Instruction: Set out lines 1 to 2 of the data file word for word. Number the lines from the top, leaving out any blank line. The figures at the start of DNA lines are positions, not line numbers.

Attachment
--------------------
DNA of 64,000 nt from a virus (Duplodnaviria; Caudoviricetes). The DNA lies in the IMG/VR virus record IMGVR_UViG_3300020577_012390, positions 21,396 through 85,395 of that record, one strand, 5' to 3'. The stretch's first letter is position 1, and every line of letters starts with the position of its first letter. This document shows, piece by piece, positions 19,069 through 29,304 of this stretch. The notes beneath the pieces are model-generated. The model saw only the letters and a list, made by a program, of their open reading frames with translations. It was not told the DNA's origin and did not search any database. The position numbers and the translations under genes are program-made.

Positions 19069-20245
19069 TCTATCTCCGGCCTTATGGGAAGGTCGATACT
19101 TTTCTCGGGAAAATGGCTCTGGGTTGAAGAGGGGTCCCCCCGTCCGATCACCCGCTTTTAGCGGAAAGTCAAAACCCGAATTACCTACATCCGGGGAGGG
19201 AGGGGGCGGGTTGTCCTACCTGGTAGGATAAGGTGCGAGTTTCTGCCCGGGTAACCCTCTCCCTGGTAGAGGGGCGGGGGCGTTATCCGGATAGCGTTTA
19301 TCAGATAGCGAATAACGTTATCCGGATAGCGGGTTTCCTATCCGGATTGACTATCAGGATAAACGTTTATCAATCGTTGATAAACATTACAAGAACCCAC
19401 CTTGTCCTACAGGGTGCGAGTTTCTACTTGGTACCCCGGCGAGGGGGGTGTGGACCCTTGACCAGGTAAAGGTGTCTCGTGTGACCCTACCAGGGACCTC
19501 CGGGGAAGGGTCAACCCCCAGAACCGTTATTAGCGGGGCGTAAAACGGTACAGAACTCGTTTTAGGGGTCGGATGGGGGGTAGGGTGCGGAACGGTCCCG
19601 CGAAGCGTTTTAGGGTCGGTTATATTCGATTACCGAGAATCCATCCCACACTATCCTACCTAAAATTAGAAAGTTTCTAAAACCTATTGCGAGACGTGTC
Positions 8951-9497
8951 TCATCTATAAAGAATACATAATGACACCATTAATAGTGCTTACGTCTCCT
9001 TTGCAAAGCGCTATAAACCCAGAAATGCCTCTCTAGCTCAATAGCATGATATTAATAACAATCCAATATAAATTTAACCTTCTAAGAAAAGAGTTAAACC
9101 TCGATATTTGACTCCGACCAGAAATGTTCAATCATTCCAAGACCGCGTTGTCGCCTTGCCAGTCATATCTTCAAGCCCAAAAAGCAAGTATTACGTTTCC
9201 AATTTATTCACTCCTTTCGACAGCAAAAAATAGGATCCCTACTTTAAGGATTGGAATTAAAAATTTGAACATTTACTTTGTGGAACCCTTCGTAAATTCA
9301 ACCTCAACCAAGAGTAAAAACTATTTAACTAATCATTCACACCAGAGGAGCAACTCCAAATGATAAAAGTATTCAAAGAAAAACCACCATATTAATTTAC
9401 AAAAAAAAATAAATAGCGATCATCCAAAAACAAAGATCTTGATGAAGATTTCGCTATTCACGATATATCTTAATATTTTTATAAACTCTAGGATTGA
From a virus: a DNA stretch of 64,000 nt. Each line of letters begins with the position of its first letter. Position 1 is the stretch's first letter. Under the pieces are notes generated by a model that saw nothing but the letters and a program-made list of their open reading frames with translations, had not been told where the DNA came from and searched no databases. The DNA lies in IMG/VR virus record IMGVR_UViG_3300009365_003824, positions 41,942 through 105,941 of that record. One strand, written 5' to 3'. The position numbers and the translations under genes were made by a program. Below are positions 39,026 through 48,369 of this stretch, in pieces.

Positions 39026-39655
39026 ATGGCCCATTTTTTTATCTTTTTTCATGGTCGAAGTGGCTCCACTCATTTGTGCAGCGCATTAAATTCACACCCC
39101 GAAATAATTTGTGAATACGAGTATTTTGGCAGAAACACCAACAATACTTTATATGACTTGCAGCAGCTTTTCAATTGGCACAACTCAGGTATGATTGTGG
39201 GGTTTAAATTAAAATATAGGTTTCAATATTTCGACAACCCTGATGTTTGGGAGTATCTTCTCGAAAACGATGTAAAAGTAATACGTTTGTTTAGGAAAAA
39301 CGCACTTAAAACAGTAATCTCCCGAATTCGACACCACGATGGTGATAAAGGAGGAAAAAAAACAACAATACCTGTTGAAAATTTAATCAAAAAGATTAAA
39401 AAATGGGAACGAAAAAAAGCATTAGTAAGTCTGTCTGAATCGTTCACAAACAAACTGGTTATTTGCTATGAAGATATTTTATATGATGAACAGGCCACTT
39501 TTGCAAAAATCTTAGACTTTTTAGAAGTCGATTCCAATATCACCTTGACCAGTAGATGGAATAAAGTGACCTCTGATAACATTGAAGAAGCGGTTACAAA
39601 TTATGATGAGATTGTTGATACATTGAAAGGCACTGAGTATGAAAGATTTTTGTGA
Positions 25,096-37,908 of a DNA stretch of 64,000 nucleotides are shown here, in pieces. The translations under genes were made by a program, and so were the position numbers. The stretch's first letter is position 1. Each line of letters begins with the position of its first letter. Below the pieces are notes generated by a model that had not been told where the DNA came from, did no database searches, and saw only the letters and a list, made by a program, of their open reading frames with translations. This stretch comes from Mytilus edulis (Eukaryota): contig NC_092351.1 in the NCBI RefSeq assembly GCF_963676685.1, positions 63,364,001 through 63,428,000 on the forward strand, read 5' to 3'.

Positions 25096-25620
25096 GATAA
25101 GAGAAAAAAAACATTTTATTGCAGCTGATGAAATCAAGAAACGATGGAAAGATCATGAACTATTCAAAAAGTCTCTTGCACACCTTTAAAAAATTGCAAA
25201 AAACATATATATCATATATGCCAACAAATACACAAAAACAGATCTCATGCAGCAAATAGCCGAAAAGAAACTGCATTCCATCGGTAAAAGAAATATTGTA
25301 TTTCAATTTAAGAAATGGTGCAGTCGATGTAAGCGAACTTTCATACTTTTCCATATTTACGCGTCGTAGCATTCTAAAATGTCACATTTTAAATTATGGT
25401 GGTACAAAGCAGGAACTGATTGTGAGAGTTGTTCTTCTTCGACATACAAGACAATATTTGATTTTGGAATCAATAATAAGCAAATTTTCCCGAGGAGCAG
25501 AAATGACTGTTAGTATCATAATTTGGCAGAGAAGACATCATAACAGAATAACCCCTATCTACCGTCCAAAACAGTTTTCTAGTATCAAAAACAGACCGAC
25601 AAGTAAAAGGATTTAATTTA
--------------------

DNA of 64,000 nt from a virus (Duplodnaviria; Caudoviricetes). The DNA lies in the IMG/VR virus record IMGVR_UViG_3300020577_012390, positions 21,396 through 85,395 of that record, one strand, 5' to 3'. The stretch's first letter is position 1, and every line of letters starts with the position of its first letter. This document shows, piece by piece, positions 19,069 through 29,304 of this stretch. The notes beneath the pieces are model-generated. The model saw only the letters and a list, made by a program, of their open reading frames with translations. It was not told the DNA's origin and did not search any database. The position numbers and the translations under genes are program-made.

Positions 19069-20245